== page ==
0. charge has left the volume so that the enclosed charge decreases. that charge within the volume near the surface with the velocity component outward will leave the volume. even if we have charge neutrality so that pf = 0. The difference in total charge is transported by the current: AQ= fv [pf(t + At) . the net charge density is equal to the algebraic sum of all the charge densities.dS+ f r ao~_ dV= 0 atvO .dS (7) The minus sign on the right is necessary because when vi is in the direction of dS. is then just the sum of the total differential currents of all the charge carriers through each incremental size surface element: I=f * dS (6) Now consider the charge flow through the closed volume V with surface S shown in Figure 39b. while the net current density equals the vector sum of the current densities due to each carrier: pf=lpf.viAt . A time At later. This is typical in metals where the electrons are free to flow while the oppositely charged nuclei remain stationary.Conduction 153 where the free current density of these charges Jf is a vector and is defined as Ji = pfivi amp/m 2 (3) If there is more than one type of charge carrier. The total current I. a net current can flow if the charges move with different velocities. two oppositely charged carriers with densities P I= P2 Po moving with respective velocities v . For example. flowing through a macroscopic surface S. With vI J = P IVI +P 2V = P(VI 2 2) (5) v2 a net current flows with zero net charge. Dividing (7) through by At and taking the limit as At . we use (3) to derive the integral conservation of charge equation: SJ .and v 2 have P =PI+P2= 0. while that charge just outside the volume with a velocity component inward will just enter the volume. a scalar.dS=  JAt .p(t)] dV =¶ p. Jf=Xpfivi (4) Thus.
Charged Gas Conduction Models (a) Governing Equations. the charge carriers can be classically modeled as an ideal gas within the medium.+ at =0 O (10) (10) where J. Equation (10) equivalently tells us that the net flux of total current. the displacement current is zero. These charges collide with the host medium at respective frequencies v+ and v. is termed the conduction current density and aD/at is called the displacement current density. the surface integral can be converted to a volume integral: V . Under static conditions. conduction plus displacement.+L at) dS= 0. is zero so that all the current that enters a surface must leave it. We assume that we have two carriers of equal magnitude but opposite sign :q with respective masses m. the particles exert a force on themselves through a pressure term due to thermal agitation that would be present even if the particles were uncharged.D =pf) (8) and (9) can also be written as fS (J. ionized gases. called a plasma. The displacement current does not involve any charge transport so that timevarying current can be transmitted through space without charge carriers. V J. This is the field form of Kirchoff's circuit current law that the algebraic sum of currents at a node sum to zero. the positive charges move in the direction of the field while the negative charges move in the opposite direction. or electrons and nuclei in a metal. oppositely charged ions in an electrolytic solution.. Jf + pf ] dV = 0 V . For an ideal gas the partial pressure p is 2 p = nkT Pascals [kgs. which then act as a viscous or frictional dissipation opposing the motion. and electrolytic solutions as well as poorer conductors like lossy insulators and semiconductors. These charges may be holes and electrons in a semiconductor.154 Polarizationand Conduction Using the divergence theorem.m '] 322 (11) . From Gauss's law (V . In many materials.Jf +• =0 (9) where the differential point form is obtained since the integral must be true for any volume so that the bracketed term must be zero at each point. and number densities n. When an electric field is applied. including good conductors like metals. In addition to electrical and frictional forces.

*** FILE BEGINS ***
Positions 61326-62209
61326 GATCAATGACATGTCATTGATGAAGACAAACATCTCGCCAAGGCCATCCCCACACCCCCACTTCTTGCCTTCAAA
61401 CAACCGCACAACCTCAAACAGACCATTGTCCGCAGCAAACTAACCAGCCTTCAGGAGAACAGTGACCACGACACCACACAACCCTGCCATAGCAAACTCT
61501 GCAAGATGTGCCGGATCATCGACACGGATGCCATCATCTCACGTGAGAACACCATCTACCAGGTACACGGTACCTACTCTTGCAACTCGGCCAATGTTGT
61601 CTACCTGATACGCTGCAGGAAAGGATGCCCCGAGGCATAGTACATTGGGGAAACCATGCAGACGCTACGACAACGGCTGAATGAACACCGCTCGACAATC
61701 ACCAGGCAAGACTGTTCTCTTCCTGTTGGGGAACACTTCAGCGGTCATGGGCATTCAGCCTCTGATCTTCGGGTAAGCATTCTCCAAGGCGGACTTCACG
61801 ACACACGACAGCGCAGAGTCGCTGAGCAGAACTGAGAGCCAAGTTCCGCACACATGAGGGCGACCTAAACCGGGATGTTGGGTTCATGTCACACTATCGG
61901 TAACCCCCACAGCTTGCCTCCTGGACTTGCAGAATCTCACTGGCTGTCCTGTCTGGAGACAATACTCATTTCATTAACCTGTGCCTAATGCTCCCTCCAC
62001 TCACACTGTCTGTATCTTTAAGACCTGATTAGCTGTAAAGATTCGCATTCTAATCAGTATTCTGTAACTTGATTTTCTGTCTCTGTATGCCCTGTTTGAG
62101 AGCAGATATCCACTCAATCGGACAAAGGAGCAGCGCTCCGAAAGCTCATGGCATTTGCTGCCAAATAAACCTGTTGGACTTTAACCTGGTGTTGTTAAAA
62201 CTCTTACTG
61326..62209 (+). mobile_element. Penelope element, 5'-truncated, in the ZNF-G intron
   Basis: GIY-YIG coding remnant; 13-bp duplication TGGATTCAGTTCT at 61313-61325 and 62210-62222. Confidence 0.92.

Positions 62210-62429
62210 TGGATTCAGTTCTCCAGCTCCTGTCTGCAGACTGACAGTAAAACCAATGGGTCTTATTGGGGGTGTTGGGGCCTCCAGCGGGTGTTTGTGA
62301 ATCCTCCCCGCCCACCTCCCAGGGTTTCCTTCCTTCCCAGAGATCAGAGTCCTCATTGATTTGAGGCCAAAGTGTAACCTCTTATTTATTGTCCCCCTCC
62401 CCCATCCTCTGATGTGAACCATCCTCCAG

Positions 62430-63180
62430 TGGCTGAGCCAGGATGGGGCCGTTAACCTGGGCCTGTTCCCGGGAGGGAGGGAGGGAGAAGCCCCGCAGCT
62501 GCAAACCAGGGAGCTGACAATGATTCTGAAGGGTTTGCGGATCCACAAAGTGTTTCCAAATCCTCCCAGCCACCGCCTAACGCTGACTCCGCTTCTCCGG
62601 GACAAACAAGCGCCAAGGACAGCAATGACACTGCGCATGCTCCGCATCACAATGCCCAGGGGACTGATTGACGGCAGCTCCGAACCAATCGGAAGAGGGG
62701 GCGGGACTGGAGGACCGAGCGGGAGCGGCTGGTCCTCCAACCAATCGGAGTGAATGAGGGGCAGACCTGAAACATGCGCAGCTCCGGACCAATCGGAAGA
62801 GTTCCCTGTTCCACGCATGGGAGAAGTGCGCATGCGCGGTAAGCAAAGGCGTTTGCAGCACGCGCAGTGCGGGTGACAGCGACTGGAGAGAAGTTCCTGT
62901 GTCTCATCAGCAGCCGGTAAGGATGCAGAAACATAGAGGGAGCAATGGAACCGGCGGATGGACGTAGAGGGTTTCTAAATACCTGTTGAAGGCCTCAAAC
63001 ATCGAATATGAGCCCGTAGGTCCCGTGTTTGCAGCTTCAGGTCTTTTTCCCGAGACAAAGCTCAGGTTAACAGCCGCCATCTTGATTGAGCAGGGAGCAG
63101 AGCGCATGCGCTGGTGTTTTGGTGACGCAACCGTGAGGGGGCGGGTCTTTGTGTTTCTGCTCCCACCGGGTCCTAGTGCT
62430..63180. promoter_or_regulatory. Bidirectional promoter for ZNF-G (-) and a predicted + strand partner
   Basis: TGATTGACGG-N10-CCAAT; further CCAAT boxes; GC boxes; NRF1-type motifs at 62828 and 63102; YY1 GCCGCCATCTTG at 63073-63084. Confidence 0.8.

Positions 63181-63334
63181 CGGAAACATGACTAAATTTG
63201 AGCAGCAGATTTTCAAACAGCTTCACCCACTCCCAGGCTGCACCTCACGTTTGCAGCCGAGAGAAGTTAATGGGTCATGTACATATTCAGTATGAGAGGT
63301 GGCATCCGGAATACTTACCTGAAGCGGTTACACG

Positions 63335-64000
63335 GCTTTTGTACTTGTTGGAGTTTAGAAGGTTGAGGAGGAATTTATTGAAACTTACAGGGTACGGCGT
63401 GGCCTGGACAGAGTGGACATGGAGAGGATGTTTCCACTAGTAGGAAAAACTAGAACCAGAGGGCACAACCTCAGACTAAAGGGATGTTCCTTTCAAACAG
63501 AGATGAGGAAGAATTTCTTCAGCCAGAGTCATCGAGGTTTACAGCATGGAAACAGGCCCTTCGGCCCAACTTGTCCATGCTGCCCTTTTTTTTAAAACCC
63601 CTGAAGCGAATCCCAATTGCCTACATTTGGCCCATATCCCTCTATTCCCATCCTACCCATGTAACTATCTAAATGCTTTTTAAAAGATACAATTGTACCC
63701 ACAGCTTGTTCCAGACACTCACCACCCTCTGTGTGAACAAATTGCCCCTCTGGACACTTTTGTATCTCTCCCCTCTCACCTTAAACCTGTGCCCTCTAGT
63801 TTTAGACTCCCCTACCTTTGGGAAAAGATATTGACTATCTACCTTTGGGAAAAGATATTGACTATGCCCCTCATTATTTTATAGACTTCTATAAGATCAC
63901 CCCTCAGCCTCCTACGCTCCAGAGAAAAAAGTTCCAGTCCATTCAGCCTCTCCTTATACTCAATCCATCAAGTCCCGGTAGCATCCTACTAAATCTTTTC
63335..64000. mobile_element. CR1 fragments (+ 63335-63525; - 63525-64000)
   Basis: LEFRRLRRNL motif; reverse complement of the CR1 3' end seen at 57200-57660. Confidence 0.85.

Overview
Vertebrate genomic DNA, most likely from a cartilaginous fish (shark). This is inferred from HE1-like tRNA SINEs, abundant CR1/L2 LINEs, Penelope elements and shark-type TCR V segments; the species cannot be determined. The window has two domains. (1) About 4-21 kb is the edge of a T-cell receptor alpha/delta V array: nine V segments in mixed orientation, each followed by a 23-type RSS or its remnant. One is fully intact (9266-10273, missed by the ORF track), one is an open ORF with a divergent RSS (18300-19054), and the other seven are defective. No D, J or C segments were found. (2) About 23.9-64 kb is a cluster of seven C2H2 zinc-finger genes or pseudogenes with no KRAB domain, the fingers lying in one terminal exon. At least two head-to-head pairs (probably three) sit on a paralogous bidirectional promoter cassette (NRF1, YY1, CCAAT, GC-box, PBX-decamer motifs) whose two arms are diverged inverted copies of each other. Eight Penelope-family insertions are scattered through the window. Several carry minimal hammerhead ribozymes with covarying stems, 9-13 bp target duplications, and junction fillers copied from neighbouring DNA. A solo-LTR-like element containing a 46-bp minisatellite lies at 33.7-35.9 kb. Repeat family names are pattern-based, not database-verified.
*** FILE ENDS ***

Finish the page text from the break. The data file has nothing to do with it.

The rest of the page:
1 n. The pressure is the force per unit area acting normally inward on each surface and only contributes to the net force if it is different on opposite faces. enclosing positive charges with number density 4. at  qE . V(n±kT) (14) Ax) ay) Z l.m v±v. av. +Lp i x y a a az = Va (13) Then using (11)(13).. Newton's force law for each charge carrier within the small volume is m. T is the absolute temperature. and k = 1. . As the volume shrinks to infinitesimal size. the pressure terms in (12) define partial derivatives so that the volume force density becomes lim xA. ()(A) Ax Ay Az (12) where we see that the pressure only exerts a net force on the volume if it is different on each opposite surface.38 X 1023 joule/K is called Boltzmann's constant.Conduction 155 where n is the number density of charges. applied to a small rectangular volume Ax Ay Az moving with velocity v.( 0 . p(y)p(y+Ay). V 30 x Figure 310 Newton's force law.o Az O li = Ax AAz + (LP i . The net pressure force on the small rectangular volume shown in Figure 310 is (p(xAx)p(x).